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paranoidjack

My first 60 hours....

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I know fishing is a learning curve, so I'm dedicated and patient.

 

I have used lures (kastmasters, poppers, fake worms), and baits (mackerel, squid, sand eels, live eels.

 

I have gone out 12 times. High tide, low tide, in the middle.

 

Brewster Seaside, Sesuit, Pleasant Bay, West Dennis, Smuggler's Cove, Barnstable Harbor, and the Canal once.

 

The more I go out, the fewer bites I seem to get, and have not caught even one fish yet.

 

I am insanely frustrated...lure fishing I can understand, but c'mon...baiting a hook and letting it sit for 10 minutes???

 

A 5" perch would have made me happy. Really, it would.

 

Most of the time I've gone alone as I don't have many friends that fish, so I'm modeling myself after what I've researched, and talk to some guys I meet by the water.

 

Is this a bad time of year, or should I change my username to "paranoidskunk?"

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has been given to you by Brother Learner. Learn how to catch fish at one spot before you decide to go elsewhere .

 

Each place you will fish will have a learning curve to it. Fish will hold at that spot, buit you will need to learn when and what method works the best.

 

Patients and more patiens are the key words to learning a new spot along with not getting stuck into using just one method, night, day, tidal changes, ect. Experiment and record findings in a log, check with others that you may find fishing the same location and do a little brain washing.Compare the differences and adjust. If you remain persistant and patient succes will prevale.

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Don't listen to that mean man behind the curtain! 40.gif

 

-bd

 

View Postquit the stupid sport and give me all your gear!biggrin.gif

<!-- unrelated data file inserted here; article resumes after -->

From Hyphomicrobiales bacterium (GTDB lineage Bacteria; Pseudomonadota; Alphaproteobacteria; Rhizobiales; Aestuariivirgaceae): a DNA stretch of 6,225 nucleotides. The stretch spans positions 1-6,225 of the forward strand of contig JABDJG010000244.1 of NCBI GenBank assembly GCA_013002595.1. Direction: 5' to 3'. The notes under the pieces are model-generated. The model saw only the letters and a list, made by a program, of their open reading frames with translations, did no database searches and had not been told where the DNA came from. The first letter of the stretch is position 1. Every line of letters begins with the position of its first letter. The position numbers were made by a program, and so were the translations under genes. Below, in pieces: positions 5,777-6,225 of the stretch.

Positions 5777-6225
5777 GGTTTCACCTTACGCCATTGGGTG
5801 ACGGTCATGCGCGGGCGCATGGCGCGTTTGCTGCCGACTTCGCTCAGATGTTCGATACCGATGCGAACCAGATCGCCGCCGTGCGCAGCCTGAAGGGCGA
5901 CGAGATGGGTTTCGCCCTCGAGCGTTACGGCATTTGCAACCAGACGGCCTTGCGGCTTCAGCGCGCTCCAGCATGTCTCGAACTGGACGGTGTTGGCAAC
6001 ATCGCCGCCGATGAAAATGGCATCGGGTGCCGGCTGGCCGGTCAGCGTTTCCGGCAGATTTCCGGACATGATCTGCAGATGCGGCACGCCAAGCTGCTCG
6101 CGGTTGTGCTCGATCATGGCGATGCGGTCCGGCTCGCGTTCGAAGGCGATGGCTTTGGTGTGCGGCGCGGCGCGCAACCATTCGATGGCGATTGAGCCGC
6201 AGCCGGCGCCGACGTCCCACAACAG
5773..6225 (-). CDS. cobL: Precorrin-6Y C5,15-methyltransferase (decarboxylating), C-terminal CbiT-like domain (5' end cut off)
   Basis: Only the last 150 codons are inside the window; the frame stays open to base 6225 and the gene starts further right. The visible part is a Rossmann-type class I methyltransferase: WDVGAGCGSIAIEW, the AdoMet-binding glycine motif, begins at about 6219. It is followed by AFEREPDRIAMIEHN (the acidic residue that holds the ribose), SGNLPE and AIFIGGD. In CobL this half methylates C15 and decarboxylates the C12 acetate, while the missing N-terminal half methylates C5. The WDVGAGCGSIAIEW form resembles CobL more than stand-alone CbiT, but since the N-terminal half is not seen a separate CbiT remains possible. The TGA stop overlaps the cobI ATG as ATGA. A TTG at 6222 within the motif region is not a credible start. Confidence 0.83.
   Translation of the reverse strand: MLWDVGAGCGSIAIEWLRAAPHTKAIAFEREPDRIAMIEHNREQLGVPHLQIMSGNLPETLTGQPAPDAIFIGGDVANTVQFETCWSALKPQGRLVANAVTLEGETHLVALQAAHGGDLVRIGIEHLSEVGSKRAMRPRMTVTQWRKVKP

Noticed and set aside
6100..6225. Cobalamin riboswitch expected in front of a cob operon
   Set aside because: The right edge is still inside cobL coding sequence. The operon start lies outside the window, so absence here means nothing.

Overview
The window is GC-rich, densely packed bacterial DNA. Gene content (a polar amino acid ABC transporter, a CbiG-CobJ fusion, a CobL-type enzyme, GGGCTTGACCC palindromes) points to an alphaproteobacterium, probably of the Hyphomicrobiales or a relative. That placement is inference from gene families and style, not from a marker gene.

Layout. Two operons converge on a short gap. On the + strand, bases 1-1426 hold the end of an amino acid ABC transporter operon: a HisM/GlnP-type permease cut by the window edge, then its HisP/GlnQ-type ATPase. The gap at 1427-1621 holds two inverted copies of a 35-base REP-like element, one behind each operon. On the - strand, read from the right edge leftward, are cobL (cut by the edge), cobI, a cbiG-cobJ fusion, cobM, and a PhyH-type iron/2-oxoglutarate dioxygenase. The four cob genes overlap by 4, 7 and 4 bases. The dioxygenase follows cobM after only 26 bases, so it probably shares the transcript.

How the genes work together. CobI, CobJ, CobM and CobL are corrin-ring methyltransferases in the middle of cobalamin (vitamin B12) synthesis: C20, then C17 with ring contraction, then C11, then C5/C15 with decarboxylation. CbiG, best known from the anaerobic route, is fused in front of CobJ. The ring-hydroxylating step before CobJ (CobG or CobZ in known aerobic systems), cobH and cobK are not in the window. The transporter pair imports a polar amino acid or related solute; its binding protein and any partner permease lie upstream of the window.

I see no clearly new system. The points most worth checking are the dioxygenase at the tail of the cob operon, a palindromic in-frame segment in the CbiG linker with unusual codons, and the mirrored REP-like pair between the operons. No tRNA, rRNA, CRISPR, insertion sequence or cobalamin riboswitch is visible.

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agreed with the guys above me. pick a spot and fish it at every phase of the tide, day and night, spring through fall, and just keep a log of what works under what conditions. ie: what plug with what tide phase with what moon phase with what wind direction and speed at what time of year and time of day

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Heya. I have skunked so far this year as well. I know its insanely frustrating but hang in there, it'll come. The more I spend throwing my line in water, more I learn about fishing in general. You know what they say, if it was easy, it would be called 'catching' not fishing. And like couple people said, its good to pick a spot and stick with it for awhile. I just started fishing Canal this year(went again Saturday morning with no fish...) and I'm learning a lot about the place. Hang in there.biggrin.gif

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Focus in on one or two spots

 

fish at night

 

focus in on just a few lures and learn to work them well

 

if you just want to catch a fish, bait has a shorter learning curve

 

spend a few bucks in your local b&t and ask for some tips

 

soaking clams is always a good plan for getting a tug on your line

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Thanks for the replies guys and gals, makes me feel better.

 

Although I've been unsuccessful so far, I REALLY find myself enjoying it. What exactly, I'm not sure, as I've got nothing, but something sure is peaceful and kathartic about this!

 

I prefer night fishing. In fact, most of my outings have been from 10pm-6am.

 

Although I'm no fisherman, I am getting better at telling those that are full of it. REALLY getting tired of hearing "fish at high, or two before to two after."

 

After some research I'm concluded this doesn't make much sense, and it makes entirely more sense to know the LOCATION, as some are probably better at low, and some better at high!